- Movie Rating -

Ema (2019)

| August 29, 2021

[This review is part of my ongoing coverage of the films screened at Birmingham Alabama’s 23rd Annual Sidewalk Film Festival]

Pablo Larraine’s Ema opens with one of the most striking images that I can recall.  It’s nighttime on an empty street and we are looking at a stoplight on fire.  I hoped and prayed that the remaining moments of the movie would be as compelling and, for once, my prayers were answered.  I had hope because Larraine is a director whose work always seems a little askew – he previously made Jackie about the immediate aftermath of JFK’s assignation, and the Oscar nominated No, about a group of advertisers who organize a political campaign to free their country from a ruthless dictator.  Larraine is not a director who offers you comfort.  He asks you to trust him.

The image of the stoplight says so much about the character that we are about to follow.  The social construction, the mandates laid out before her, the expectations of being a woman in male-dominated world, no longer have any meaning.  Ema is tired of stoplights, ready to reinvent how she approaches the world in the wake of a decision that she has come to regret.  She is not like anyone you have ever met in a movie, a deeply complicated woman with a lock-step idea of who she is and what she wants.  She throws herself into a world of phosphorescent color and Reggaeton music, dance routines that free her body from the confines of what it means to a woman to move in the world.  And in her relationships, both sexual and emotional, she moves around like she is mingling between guests at a party culminating in a montage of sexual encounters that no American filmmaker could ever get away with.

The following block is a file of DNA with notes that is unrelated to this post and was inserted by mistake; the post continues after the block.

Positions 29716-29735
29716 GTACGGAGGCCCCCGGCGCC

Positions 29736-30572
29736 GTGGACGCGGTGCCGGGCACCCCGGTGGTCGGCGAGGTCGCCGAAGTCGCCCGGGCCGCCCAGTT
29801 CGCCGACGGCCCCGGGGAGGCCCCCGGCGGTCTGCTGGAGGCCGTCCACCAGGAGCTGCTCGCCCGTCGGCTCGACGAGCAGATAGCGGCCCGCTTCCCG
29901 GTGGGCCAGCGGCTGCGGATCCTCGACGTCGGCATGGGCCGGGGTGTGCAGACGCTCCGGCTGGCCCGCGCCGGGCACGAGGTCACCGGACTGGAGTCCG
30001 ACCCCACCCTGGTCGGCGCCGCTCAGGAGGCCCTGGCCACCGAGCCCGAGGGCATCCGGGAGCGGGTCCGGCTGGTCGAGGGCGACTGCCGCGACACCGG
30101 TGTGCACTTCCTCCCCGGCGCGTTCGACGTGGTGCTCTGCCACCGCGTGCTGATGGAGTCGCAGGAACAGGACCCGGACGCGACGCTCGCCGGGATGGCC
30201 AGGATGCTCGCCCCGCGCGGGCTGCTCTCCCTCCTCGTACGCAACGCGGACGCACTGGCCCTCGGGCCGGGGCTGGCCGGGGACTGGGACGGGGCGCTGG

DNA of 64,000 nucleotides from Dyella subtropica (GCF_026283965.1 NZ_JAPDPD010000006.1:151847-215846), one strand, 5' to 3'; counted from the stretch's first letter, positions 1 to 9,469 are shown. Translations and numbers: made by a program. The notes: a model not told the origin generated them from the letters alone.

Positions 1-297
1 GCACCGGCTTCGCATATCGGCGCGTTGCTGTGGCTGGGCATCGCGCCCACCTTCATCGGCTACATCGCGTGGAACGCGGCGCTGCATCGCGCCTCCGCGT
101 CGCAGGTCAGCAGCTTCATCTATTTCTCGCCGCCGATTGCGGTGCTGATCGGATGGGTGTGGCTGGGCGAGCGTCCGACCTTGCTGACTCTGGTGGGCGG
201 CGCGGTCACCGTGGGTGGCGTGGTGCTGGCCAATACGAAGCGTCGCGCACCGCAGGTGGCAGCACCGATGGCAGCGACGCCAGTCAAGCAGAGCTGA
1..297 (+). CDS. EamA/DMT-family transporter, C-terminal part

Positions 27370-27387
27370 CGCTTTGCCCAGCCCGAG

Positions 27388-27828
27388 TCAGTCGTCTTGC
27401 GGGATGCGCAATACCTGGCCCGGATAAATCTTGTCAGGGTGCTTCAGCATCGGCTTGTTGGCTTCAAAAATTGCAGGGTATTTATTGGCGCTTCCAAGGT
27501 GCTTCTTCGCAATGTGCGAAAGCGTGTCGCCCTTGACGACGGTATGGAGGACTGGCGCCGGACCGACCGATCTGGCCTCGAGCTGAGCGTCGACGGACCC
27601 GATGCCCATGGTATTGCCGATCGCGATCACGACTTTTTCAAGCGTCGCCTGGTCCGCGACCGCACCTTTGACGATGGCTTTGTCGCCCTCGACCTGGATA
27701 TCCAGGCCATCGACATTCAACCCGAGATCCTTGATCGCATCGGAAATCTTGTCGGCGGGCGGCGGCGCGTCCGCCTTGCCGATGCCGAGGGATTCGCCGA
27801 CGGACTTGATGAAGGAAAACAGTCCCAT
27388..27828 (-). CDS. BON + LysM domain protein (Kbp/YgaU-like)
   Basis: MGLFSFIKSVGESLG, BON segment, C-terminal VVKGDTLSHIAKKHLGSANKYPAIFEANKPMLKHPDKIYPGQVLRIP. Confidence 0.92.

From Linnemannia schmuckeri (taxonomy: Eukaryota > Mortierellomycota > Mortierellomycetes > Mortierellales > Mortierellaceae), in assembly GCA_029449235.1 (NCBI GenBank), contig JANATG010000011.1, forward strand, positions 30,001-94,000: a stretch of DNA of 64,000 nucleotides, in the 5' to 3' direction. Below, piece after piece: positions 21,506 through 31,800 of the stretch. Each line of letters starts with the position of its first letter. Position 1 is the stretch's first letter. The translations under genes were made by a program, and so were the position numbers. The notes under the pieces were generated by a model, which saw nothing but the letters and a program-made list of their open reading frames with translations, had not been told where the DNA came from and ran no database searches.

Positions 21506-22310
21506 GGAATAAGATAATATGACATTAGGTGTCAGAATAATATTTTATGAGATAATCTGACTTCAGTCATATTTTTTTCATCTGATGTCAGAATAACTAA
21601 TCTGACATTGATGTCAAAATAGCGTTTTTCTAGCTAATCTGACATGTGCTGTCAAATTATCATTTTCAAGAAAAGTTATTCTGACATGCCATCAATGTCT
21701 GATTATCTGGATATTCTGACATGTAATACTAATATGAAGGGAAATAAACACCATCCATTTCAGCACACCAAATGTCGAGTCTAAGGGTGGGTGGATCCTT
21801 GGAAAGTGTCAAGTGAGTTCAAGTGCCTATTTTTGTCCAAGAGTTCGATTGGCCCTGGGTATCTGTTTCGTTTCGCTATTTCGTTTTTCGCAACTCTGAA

And yet . . . and yet, she is not an object in this story.  Yes, Ema is beautiful.  Yes, she is sexy.  Yes, she is flirty, but the movie doesn’t fixate on these things.  She is not a sexual object for our amusement.  They are part of the character, part of the complex interior world that she has built for herself.  For us the viewer, she is hard to pin down.  She would seen to be a dancer, a pyromaniac, a destroyer of relationships and, in the middle, perhaps a desire for motherhood.  We can never pin her down, and those looking for an hard-lined definition of her character will walk away frustrated.

The film builds a sort of flashback structure that allows us to understand how she got here.  Sometime ago, she and her husband Gaston (Gale Garcia Bernal) did the unthinkable: they returned their adopted child Pablo after he emulated Ema’s fire-lust and gave her sister a third-degree burn.  Deeply regretting her decision, Ema launches into a bizarre plot to get the kid back that includes her dance pals and some weird bits of seduction – a long-con that is more easily understood when you see it then when I describe it.

So much of this movie is like that.  We’re building to an ending that would be the envy of the writer of the latest heist movie, and when the thing is finally revealed at the end, we know that getting there was impossible but the reward is invaluable.  Ema is not a movie that can really be described.  It has to be experienced.  There so much to it, so much that challenges you, challenges your perceptions, challenges the way you think about movie.  I loved every frame of it.

About the Author:

Jerry Roberts is a film critic and operator of two websites, Armchair Cinema and Armchair Oscars.
(2019) View IMDB Filed in: Foreign